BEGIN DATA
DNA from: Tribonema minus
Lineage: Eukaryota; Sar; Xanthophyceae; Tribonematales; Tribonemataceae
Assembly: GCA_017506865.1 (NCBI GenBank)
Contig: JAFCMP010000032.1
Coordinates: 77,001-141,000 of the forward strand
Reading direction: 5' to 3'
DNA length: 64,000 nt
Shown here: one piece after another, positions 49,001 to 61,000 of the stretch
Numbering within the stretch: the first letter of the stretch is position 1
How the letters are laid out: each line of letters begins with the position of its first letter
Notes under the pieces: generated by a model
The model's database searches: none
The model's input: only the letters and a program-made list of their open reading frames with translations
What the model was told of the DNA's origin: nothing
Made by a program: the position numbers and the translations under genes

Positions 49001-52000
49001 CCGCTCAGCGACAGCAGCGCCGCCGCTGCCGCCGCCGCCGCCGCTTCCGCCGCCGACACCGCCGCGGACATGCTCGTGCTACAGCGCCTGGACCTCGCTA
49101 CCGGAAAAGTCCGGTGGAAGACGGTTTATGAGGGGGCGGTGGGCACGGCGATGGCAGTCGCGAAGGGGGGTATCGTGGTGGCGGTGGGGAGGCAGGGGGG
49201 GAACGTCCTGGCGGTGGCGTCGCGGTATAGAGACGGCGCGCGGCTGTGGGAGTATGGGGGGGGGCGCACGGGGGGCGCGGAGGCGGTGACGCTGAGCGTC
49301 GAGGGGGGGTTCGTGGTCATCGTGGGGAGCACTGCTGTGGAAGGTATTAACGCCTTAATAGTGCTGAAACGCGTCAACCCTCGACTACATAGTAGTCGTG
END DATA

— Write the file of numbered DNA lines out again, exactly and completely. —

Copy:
DNA from: Tribonema minus
Lineage: Eukaryota; Sar; Xanthophyceae; Tribonematales; Tribonemataceae
Assembly: GCA_017506865.1 (NCBI GenBank)
Contig: JAFCMP010000032.1
Coordinates: 77,001-141,000 of the forward strand
Reading direction: 5' to 3'
DNA length: 64,000 nt
Shown here: one piece after another, positions 49,001 to 61,000 of the stretch
Numbering within the stretch: the first letter of the stretch is position 1
How the letters are laid out: each line of letters begins with the position of its first letter
Notes under the pieces: generated by a model
The model's database searches: none
The model's input: only the letters and a program-made list of their open reading frames with translations
What the model was told of the DNA's origin: nothing
Made by a program: the position numbers and the translations under genes

Positions 49001-52000
49001 CCGCTCAGCGACAGCAGCGCCGCCGCTGCCGCCGCCGCCGCCGCTTCCGCCGCCGACACCGCCGCGGACATGCTCGTGCTACAGCGCCTGGACCTCGCTA
49101 CCGGAAAAGTCCGGTGGAAGACGGTTTATGAGGGGGCGGTGGGCACGGCGATGGCAGTCGCGAAGGGGGGTATCGTGGTGGCGGTGGGGAGGCAGGGGGG
49201 GAACGTCCTGGCGGTGGCGTCGCGGTATAGAGACGGCGCGCGGCTGTGGGAGTATGGGGGGGGGCGCACGGGGGGCGCGGAGGCGGTGACGCTGAGCGTC
49301 GAGGGGGGGTTCGTGGTCATCGTGGGGAGCACTGCTGTGGAAGGTATTAACGCCTTAATAGTGCTGAAACGCGTCAACCCTCGACTACATAGTAGTCGTG